- Get samples of the pool water. While this is not always possible, when water clarity is an issue in a case, we will seek to get a sample of the water so that it can be examined by an expert in pool safety to determine why the water was cloudy. If there is a police investigation into the drowning, we will attempt to work with the police officers in any way that we can.
- Retain expert witnesses in pool safety and drowning. We will work with nationally respected experts in pool safety and drowning to determine the best way to approach your case, and whether we can prove the three elements of negligence: duty, breach, and causation. We are dedicated to getting the best results for our clients, and will pay for the most qualified experts necessary to get a favorable result for our clients.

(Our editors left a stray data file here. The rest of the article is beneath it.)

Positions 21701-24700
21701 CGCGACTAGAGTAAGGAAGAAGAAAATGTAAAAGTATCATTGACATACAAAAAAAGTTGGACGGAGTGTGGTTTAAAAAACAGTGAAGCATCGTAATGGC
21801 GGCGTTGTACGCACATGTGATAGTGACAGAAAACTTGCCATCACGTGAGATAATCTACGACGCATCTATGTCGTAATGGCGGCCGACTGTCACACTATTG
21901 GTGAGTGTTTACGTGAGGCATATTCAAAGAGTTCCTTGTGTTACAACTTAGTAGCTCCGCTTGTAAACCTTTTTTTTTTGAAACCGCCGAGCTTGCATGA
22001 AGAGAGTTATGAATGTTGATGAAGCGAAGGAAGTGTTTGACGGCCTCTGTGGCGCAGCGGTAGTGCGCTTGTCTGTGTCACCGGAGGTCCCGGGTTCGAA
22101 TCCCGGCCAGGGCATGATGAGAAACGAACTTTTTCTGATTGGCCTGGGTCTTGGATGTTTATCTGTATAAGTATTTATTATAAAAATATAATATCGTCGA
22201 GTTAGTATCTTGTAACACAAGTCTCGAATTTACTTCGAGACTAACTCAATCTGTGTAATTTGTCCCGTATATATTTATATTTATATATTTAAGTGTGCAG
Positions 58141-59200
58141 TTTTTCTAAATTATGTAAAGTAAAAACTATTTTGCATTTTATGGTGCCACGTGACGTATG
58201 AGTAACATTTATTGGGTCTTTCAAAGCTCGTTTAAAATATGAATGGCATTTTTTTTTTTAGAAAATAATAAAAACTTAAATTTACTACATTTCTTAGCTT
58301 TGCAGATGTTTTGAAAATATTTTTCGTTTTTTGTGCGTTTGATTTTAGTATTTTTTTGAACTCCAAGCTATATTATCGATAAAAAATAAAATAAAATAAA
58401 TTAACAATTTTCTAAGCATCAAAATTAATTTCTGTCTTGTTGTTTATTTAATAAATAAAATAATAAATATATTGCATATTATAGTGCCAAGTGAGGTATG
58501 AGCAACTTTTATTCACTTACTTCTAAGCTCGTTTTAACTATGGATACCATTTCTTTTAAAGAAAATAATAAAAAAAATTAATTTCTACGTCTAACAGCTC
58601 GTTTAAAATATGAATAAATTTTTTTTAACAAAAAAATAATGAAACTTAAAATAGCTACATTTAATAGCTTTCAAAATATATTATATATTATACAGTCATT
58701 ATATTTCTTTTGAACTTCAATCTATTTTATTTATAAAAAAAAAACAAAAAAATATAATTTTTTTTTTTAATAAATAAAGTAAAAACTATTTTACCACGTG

If you believe the drowning incident of a loved one may have been caused by the negligence of the pool owner or operator, an Asheville swimming pool lawyer may be able to provide relief for you and your family.
To get the compensation you deserve for the tragedy that occurred, you need an experienced trial attorney to represent your best interests. At Melrose law, we are dedicated to getting the best result possible for you and your loved ones. To schedule a free case review call 800- 222-2430. Feel free to contact us online. We have law offices in Asheville and Waynesville to better serve your needs.